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|Case Number:||civil appeal 24 of 83|
|Parties:||GIDEON MUNYAO MUTISO vs SARAH WANJIKU MUTISO|
|Date Delivered:||04 May 1984|
|Court:||Court of Appeal at Nairobi|
|Judge(s):||Zakayo Richard Chesoni, Alan Robin Winston Hancox, Alister Arthur Kneller|
|Citation:||GIDEON MUNYAO MUTISO vs SARAH WANJIKU MUTISO eKLR|
|Disclaimer:||The information contained in the above segment is not part of the judicial opinion delivered by the Court. The metadata has been prepared by Kenya Law as a guide in understanding the subject of the judicial opinion. Kenya Law makes no warranties as to the comprehensiveness or accuracy of the information|
REPUBLIC OF KENYA
IN THE COURT OF APPEAL OF KENYA
CIVIL APPEAL 24 OF 83
GIDEON MUNYAO MUTISO……………..………..…………………….APPLICANT
SARAH WANJIKU MUTISO………...……….…………………………RESPONDENT
(Appeal from the Order of the High Court of Kenya at Nairobi (Nyarangi, J) dated 17th February, 1983 In High Court Miscellaneous Suit No.448 of 1981) __________________
JUDGMENT OF THE COURT
This matter now comes before us on four substantive grounds of appeal, plus one relating to costs. We invited counsel to address us on ground 3, only, reserving the other grounds. That ground relates to whether the Judge was entitled in law to make his second order of 17th February, 1983, suo moto, dismissing the husband’s Originating Summons, without hearing the parties, and in particular, without inviting the appellant to make his submissions against such dismissal.
Without deciding the matter, we think that Rule 10 of Order 36 (Cap 21) is wide enough to cover a case where the Judge, having decided that an Originating Summons is the correct procedure, after hearing further evidence or material, can, quite legitimately, reach the opposite conclusion, namely that the case has become such that it is not appropriate to decide, for example, complicated issues of disputed fact on an Originating Summons. If he does come to that conclusion, then he may, under Rule 10, dismiss the summons.
We do not agree with Mr Lakha that that which Nyarangi J (as he then was) did on the 17th February, 1983, amounted to a recall, withdrawal or modification of his earlier ruling, as occurred in Re HARRISON’S SETTLEMENT  1 AER, 185 (to pages 187, 188 and 192 of which report, Mr Lakha referred us) and in RAICHAND LAKHAMSHI v ASSANAND  EA 82 at p 85. It was a further consideration of the situation as, in our opinion, is envisaged by Rule 10. This is manifest from Nyarangi J’s opening words on 17th February:- “This matter has reached the stage of considerable contest.”
Clearly, he came to this view because of the way in which the case had developed, that is to say, the nature of the husband’s (the Appellant’s) relating to the privilege of advocate and client, both of which had arisen in the period intervening between the two decisions. Having said that, we nevertheless consider that it is a fundamental principle of justice that before an order or decision is made, the parties and particularly the party against whom that decision is made, or is going to be made, should be heard. Mr Lakha sought to persuade us that, whether or not the parties had been heard, it could not be possibly have made any difference to the result, because in the meantime two judgments of this Court, regarding the appropriateness of an Originating Summons, namely, Kenya Commercial Bank v James Osebe, CA 60/82 and Kibutiri v Kibutiri CA 30/82, had been delivered. They showed that the Originating Summons procedure should clearly not be used where there are seriously disputed questions of fact: See in particular – Law J at p 2 of this judgment in the latter case. Thus, Mr Lakha said, the Judge would necessarily have reached the same result even if he had heard the Appellant, and therefore the normal rule audi alteram partem would not have obtained.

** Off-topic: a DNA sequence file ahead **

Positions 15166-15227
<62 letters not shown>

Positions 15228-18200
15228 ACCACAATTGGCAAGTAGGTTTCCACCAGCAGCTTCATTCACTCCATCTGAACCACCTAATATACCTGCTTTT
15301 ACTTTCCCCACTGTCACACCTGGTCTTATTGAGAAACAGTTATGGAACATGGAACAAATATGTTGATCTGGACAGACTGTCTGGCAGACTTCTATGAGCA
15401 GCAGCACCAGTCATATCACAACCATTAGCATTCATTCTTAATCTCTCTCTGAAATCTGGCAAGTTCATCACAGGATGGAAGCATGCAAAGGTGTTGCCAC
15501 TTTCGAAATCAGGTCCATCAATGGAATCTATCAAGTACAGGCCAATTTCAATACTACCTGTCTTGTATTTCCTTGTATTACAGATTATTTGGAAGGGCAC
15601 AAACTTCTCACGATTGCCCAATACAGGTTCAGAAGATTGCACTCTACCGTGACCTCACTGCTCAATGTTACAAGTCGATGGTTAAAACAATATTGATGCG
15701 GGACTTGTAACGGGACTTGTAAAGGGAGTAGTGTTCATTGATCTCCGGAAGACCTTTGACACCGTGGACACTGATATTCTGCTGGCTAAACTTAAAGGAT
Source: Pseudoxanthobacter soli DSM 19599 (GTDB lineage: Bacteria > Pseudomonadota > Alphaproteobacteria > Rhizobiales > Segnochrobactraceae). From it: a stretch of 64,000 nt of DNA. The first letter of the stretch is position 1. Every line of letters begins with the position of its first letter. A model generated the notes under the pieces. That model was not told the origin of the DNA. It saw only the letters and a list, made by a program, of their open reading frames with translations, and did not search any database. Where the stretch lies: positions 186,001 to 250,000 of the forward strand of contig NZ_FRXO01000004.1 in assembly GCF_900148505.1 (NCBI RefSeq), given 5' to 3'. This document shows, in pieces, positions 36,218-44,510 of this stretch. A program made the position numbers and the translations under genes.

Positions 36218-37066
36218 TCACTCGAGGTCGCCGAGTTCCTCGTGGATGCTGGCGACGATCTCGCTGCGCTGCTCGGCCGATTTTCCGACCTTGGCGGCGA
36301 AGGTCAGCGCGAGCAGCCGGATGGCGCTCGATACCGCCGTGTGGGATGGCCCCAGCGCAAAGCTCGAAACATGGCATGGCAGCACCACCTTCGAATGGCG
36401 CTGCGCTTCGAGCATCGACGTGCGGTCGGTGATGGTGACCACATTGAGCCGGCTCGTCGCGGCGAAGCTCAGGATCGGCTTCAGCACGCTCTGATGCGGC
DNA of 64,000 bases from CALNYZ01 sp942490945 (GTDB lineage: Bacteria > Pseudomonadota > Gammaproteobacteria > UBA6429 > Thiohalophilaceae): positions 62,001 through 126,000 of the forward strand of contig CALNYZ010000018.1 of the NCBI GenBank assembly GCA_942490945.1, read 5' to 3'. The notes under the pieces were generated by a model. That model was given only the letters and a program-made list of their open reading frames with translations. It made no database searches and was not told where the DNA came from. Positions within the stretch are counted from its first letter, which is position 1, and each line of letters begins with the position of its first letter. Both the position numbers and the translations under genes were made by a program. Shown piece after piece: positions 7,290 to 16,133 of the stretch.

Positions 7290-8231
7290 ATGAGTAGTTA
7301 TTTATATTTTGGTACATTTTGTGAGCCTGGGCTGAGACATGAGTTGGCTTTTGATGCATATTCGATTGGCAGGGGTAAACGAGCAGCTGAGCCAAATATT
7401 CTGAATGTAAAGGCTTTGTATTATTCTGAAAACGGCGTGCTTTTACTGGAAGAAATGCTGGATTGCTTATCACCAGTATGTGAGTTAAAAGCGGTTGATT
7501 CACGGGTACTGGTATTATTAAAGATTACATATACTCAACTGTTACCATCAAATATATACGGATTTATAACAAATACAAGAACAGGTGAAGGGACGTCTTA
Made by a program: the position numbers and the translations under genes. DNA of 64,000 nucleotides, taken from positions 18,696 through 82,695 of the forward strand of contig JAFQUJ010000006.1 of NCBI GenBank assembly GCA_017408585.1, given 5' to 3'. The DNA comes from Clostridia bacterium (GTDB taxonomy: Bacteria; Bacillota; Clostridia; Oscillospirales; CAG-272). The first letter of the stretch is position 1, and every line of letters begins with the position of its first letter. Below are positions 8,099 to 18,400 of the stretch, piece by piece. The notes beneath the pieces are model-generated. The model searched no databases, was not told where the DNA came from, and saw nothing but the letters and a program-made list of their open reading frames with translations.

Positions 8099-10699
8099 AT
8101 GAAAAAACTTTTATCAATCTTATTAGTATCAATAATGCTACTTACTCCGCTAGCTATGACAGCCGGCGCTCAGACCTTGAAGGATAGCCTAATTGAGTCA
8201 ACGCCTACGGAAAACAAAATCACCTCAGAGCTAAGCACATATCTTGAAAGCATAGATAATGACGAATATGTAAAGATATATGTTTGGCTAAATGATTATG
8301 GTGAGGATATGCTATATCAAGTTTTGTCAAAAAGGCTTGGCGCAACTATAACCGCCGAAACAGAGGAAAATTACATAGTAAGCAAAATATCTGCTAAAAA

This is an attractive argument, but after consideration of Mr Lakha’s very able submissions, we are unable to say that, because, inter alia, of that which had occurred in the intervening period, the Judge would inevitably have dismissed the summons on 17th February, 1983, if he had heard both sides, as this Court’s predecessor said in LAKHAMSHI’s Case. We cannot say, as Roxburgh J was able to do in Harrison’s Case (1954) 2 AER at P 457, that the result before Nyarangi J would have been a foregone conclusion whether the parties had addressed him or not. We observe also that in that case, counsel were given an opportunity to address Roxburgh J, but did not wish to do so. Here there was no such opportunity. Tempting, therefore, as it is to decide here and now the question of whether the words “may apply by summons or otherwise in a summary way” in s 17 of the Married Women’s Property Act, 1882, mean that questions arising thereunder must always be determined on an originating summons, as it was for instance in KARANJA v KARANJA  KLR p 307, we have no doubt that the fundamental principle that both parties should be given an opportunity of being heard before a decision is reached, was applicable in this case, and was not observed.
Accordingly, we allow the appeal on ground 3 of the Memorandum of Appeal and set aside Nyarangi J’s Order of 17th February, 1983. We remit the case to the High Court to be decided according to law, under Order 36 Rule 10, or otherwise, as the case may be. Since Mr Khaminwa does not seek them, (rightly in our view since neither party was to blame), we make no order for costs.
Dated at Nairobi, this 4th day of May, 1984.
A A KNELLER
JUDGE OF APPEAL
A R W HANCOX
JUDGE OF APPEAL
Z R CHESONI
AG JUDGE OF APPEAL